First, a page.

October 20, 2017  
 
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Starting Online Businesses

 

Characteristics of Successful Online Businesses

Written by James Garvin for Gaebler Ventures

There are three core online business strategies that have proven successful since the advent of the internet. This article will review those three business processes and how entrepreneurs can leverage the insight into these processes to execute their own successful online business strategies.

The internet has created rich opportunities for entrepreneurs.
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Since the advent of the internet, numerous businesses have been founded due to the relatively low barrier to entry and has created tremendous economic value for the firms that have thrived. This article will review at a high-level the characteristics that successful online business share in hopes that you as an entrepreneur can leverage them in your own online ventures.

In one sentence, successful online businesses enable individuals and businesses to perform activities that are more efficient than or not feasible offline. This in a nutshell is the main attribute of a successful online business. If business or activities can be conducted offline just as efficiently as online, the online model will not be successful unless it drastically alters the way in which activities are conducted. Successful online business models can be broken into 3 core business categories:

1.) Long Tail

2.) Platform Networks

3.) Information Transmission

Long Tail – The long tail business category can be defined as a strategy that enables firms to provide access to unique goods and services in small quantities. Examples of companies that have thrived from the long tail business process are Amazon, Netflix, and Café Press. Amazon enabled consumers to search for and buy just about any book that was ever published. Netflix enabled consumers to rent just about any DVD that was ever produced, and Café Press enabled small-scale creative artists to publish and sell their artistic designs online. All three examples can only succeed online because of the physical limitations that are brought about by the offline world. Imagine walking into a book store that sold Amazon's entire inventory.

Platform Networks – An online platform network enables people to transact and communicate in ways not possible offline. Successful examples include EBay, LinkedIn, and Craigslist. Like in the Long Tail, online platform networks remove physical barriers that the offline world presents and enables individuals to connect in very efficient ways. EBay brought together buyers and sellers who never had to meet to exchange their goods. LinkedIn allows professionals to connect to other professionals and leverage their network to search for new jobs or connect with others in their industry. Craigslist allows individuals to do, well just about everything, from find an apartment, search for a job, or find a date, but all in a manner that is more efficient that conducting those same activities offline.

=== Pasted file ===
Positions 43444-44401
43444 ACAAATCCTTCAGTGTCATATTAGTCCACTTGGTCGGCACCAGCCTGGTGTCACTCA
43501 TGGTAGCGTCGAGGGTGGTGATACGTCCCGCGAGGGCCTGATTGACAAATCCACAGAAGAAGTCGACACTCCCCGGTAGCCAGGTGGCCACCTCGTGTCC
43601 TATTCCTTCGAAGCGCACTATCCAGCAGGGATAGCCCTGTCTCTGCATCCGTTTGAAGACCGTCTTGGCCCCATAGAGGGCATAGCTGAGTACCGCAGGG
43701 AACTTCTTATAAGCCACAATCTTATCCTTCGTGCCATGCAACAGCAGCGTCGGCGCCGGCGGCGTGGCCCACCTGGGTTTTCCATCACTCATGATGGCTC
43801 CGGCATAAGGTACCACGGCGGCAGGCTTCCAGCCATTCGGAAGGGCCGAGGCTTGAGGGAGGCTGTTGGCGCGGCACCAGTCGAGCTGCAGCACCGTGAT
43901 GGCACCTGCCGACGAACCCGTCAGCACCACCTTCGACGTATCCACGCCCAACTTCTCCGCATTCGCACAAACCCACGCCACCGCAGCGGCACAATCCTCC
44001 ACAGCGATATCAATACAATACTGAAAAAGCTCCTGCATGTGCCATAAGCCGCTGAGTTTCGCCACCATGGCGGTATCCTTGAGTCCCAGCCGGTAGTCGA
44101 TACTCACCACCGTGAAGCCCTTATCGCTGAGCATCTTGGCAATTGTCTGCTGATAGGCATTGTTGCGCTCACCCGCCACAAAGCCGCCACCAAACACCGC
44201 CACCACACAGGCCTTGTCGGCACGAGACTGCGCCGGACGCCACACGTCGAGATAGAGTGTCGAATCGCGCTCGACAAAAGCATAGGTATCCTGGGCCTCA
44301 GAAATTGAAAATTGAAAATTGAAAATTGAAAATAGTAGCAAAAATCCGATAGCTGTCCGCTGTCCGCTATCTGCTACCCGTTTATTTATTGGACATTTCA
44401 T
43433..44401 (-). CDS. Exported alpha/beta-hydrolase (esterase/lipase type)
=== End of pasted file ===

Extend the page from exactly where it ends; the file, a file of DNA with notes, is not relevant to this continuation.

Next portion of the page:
Information Transmission – The third category describes businesses that enable faster transmission of information. This can include anything from online bill pay (vs. mailing a check) to Google Search (vs. the Library) to online trading brokerages like TD Ameritrade (vs. calling your broker). The internet provides the opportunity for information to be exchanged and analyzed in real time. Remember the days when you had to ask for directions or look at an atlas before driving to a new place? The internet enables you to now get directions with a click of a button.

In summary, the three models discussed above are broad categorizations of successful online businesses. If you are starting an internet business, evaluate where your business fits among these business models and try to understand how your business is like any of the examples discussed. If you are not creating an online business that increases offline efficiencies, re-evaluate your value proposition and understand how you can increase offline efficiencies by bringing your business online.

James Garvin began his education studying biotechnology. In recent years he has turned his interest in technology to helping two internet startup companies. The first business was an online personal financial network and the second was an e-marketing platform created to help entrepreneurs demo their web sites. Currently a student at University of California Davis, James is spending his summer incubating two new online businesses and writing about his entrepreneur experiences.


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